How does one define a problem like media literacy? As W. James Potter notes in his 2010 essay “The State of Media Literacy,” the term means many different things to different people depending on where they stand on or how they use digital media. Scholars, educators, activists and people of different ages all view media literacy differently and their understanding of the term shapes how valuable they see it, especially when it comes to education and legislation.
At its simplest, the National Association for Media Literacy Education defines media literacy as, “the ability to access, analyze, evaluate, create and act using all forms of communication.” Media literacy ranges from reading a book and discussing the author’s point of view to questioning whether a recent article about a political issue was written by an unbiased source, and what their bias is or how it shaped the piece.
Until recently, media literacy has not been a priority for the majority of the country. Only 18 states have some legislative solutions in place for addressing media literacy education. But with generative AI on the rise and increasingly used in everyday digital media — from “fake news” taken seriously to social media posts that make use of generated images to tell a story — states are coming to grips with providing the most vulnerable populations with the tools necessary to help them avoid being misinformed.
Delaware and New Jersey are the first states to have media literacy mandated for students starting in kindergarten. For New Jersey, the road to signing media literacy education into law began in 2016, but the earliest stirrings to legislate the issue could be seen well over a decade ago in the state’s classrooms with the early rise of students’ access to iPhones and the initial usage of Wikipedia.
While students had access to an immense amount of information in their pockets, they also weren’t able to discern what was real, what was trustworthy and why the Internet looks the way it does. That problem has only increased with the rise of trolls, bots and bad actors running social media platforms, and third-party “news” sites that reshape conversations about things like pop culture or politics.
“What students don’t understand is how content is created. They don’t understand aggregator sites, they don’t understand algorithms and how they work,” says Olga Polites, a retired English teacher who has advocated for media literacy legislation in New Jersey for several years in conjunction with Media Literacy Now, a research organization. “The hardware part was totally missing from their education, but so was the software part because they just didn’t understand how this information was being monetized by, you know, third parties.”
Media literacy isn’t just about understanding the way people can lie on the Internet. It’s about helping people understand that the Internet in 2023 is vastly different from what it was in 2003. So is the technology now used to create and consume content. Media literacy involves helping children, teenagers and even the very elderly to understand how digital information works, how cellphones and algorithms work, and the motivations behind certain kinds of content creation and dissemination.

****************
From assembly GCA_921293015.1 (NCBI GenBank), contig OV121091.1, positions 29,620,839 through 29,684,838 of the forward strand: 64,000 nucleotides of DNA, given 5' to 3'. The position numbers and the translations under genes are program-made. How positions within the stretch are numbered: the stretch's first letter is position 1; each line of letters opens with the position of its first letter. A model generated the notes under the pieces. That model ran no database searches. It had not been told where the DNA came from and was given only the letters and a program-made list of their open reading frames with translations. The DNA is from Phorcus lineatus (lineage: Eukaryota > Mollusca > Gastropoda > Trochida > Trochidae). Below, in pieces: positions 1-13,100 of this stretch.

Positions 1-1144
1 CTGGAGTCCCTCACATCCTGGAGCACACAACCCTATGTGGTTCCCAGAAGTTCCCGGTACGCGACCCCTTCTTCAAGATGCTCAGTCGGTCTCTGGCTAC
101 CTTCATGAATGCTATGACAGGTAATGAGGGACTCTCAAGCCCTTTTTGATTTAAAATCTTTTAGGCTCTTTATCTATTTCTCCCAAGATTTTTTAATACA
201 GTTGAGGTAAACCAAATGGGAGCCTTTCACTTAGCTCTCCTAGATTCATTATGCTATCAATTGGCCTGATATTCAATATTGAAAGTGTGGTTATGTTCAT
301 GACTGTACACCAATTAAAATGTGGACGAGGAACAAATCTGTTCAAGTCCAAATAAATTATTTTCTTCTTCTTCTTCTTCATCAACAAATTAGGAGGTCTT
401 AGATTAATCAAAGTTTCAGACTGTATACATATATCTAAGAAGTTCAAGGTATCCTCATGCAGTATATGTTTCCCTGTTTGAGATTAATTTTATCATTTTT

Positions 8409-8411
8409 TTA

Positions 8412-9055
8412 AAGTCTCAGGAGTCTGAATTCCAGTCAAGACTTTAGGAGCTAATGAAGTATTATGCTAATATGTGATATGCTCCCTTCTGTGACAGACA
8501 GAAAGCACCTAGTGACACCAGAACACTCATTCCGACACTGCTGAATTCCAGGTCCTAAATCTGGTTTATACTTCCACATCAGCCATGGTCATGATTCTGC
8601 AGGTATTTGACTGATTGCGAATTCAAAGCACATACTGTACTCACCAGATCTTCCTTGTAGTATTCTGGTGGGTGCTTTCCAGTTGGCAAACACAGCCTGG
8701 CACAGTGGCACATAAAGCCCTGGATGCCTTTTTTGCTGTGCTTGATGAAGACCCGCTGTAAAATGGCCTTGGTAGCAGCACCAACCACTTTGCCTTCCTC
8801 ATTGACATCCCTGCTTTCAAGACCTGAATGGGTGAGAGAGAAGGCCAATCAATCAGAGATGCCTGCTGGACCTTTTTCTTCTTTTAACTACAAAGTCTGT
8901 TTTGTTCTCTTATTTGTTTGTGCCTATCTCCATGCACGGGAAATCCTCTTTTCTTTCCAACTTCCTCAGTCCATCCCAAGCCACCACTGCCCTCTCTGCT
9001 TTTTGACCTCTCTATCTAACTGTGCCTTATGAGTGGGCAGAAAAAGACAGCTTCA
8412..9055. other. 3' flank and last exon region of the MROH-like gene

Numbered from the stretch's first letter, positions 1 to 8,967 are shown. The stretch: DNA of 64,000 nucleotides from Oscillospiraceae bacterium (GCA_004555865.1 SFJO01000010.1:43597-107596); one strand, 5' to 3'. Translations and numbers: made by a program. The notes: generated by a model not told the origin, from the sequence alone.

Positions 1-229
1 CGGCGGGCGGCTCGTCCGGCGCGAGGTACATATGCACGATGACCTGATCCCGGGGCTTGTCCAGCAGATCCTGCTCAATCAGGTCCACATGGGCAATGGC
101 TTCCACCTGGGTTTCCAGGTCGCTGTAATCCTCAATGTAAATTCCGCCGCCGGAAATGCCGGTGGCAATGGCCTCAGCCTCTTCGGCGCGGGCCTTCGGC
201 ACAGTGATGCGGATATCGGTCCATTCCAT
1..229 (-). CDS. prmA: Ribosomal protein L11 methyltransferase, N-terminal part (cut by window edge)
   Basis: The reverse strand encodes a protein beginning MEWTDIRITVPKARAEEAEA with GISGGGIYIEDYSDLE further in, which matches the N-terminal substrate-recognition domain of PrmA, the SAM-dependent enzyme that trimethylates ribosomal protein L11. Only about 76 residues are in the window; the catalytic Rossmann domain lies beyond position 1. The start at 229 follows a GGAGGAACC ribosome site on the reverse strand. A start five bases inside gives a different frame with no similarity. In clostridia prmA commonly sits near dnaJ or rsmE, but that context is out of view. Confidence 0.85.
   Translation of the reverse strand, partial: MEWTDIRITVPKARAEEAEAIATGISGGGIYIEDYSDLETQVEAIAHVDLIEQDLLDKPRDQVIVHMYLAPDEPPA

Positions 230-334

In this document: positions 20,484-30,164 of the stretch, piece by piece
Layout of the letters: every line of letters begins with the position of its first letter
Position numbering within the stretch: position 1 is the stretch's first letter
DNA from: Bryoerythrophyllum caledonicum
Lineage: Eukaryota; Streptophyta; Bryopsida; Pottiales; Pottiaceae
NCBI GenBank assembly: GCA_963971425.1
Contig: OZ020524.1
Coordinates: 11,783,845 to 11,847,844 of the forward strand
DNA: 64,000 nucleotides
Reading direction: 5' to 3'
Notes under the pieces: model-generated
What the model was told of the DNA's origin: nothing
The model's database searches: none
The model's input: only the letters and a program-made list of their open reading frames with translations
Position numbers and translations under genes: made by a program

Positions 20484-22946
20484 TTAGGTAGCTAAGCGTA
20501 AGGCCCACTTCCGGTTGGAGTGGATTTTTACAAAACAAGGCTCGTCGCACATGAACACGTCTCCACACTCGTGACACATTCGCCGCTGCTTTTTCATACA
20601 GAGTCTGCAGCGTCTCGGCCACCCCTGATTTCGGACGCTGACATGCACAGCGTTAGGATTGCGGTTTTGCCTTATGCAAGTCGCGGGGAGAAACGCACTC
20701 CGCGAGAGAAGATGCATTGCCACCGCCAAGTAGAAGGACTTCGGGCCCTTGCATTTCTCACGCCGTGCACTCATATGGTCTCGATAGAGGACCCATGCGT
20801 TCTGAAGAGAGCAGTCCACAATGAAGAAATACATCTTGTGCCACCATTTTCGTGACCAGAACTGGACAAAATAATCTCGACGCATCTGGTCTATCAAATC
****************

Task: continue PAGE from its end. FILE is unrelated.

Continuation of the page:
While educators and librarians around the country have been taking up the challenge of media literacy on a small scale in their classrooms or libraries, legislation seeks to standardize the practices and create curriculums that keep students actively engaged with the concepts in an evolving information landscape.
All legislators should be thinking about where media literacy fits into their state’s education platforms and potential policy. In 2019, a report by Common Sense Media showed that teenagers tend to spend an average of seven hours a day on their phones during their free time. TikTok has fast become one of Gen Z’s primary sources for information despite the site’s major misinformation problem.
Beyond that, there’s a need for media literacy education for older generations as elderly people are at risk of falling for financial scams using AI-generated audio or conspiracies about politics. Media literacy can help provide a necessary cushion to protect teenagers and the elderly from being caught up in misinformation or disinformation, helping them make the best decisions around information they share and consume.
“Today, media literacy is a survival skill,” says Media Literacy Now founder and President Erin McNeill. “It’s something that we all need. There’s a lot of focus around social media platforms and cellphones in the schools so legislators care about this problem, and they’re looking for solutions.”
The solutions that many politicians have offered up, however, don’t center media literacy. They zero in on social media usage policies for students or banning cellphones in schools altogether — something that McNeill notes is only a part of the solution. Incorporating media literacy and Internet safety practices into the curriculum should be considered before throwing out the entire cellphone, because if students don’t understand why they need to be careful with what they create and consume, they won’t change or grow with the knowledge to bring those values into their adulthood.